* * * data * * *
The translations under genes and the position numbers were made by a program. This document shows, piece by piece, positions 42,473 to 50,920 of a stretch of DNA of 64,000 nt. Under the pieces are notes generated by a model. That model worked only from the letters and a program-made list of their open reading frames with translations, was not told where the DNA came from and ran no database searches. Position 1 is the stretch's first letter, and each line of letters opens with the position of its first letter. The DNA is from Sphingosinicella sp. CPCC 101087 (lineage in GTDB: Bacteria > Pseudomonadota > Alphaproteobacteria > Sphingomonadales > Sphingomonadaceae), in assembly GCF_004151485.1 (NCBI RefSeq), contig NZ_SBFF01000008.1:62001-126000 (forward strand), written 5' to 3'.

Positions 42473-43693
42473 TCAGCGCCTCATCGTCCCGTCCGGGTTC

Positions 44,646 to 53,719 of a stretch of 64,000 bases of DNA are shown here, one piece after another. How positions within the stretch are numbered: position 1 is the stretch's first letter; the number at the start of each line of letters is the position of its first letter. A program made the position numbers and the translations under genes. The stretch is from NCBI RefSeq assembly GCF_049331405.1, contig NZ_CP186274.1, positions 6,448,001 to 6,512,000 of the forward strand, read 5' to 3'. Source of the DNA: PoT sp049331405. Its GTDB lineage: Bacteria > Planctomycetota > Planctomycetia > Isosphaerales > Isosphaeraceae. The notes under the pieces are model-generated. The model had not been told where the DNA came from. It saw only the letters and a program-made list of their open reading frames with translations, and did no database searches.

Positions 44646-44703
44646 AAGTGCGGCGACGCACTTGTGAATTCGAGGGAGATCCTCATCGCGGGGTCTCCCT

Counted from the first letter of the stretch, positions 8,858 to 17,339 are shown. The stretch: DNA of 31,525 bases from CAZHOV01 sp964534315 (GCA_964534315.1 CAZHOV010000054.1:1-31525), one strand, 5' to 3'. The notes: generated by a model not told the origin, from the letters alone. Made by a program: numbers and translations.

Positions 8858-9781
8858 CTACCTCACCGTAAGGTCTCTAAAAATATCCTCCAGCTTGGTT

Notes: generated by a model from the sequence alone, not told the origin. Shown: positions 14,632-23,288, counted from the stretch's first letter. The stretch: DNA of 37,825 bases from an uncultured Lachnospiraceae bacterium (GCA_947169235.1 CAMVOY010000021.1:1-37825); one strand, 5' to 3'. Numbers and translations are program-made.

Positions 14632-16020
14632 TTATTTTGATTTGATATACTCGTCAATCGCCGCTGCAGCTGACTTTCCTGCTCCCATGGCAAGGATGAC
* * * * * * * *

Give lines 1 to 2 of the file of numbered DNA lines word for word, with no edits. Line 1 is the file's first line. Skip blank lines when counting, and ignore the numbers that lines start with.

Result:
The translations under genes and the position numbers were made by a program. This document shows, piece by piece, positions 42,473 to 50,920 of a stretch of DNA of 64,000 nt. Under the pieces are notes generated by a model. That model worked only from the letters and a program-made list of their open reading frames with translations, was not told where the DNA came from and ran no database searches. Position 1 is the stretch's first letter, and each line of letters opens with the position of its first letter. The DNA is from Sphingosinicella sp. CPCC 101087 (lineage in GTDB: Bacteria > Pseudomonadota > Alphaproteobacteria > Sphingomonadales > Sphingomonadaceae), in assembly GCF_004151485.1 (NCBI RefSeq), contig NZ_SBFF01000008.1:62001-126000 (forward strand), written 5' to 3'.

Positions 42473-43693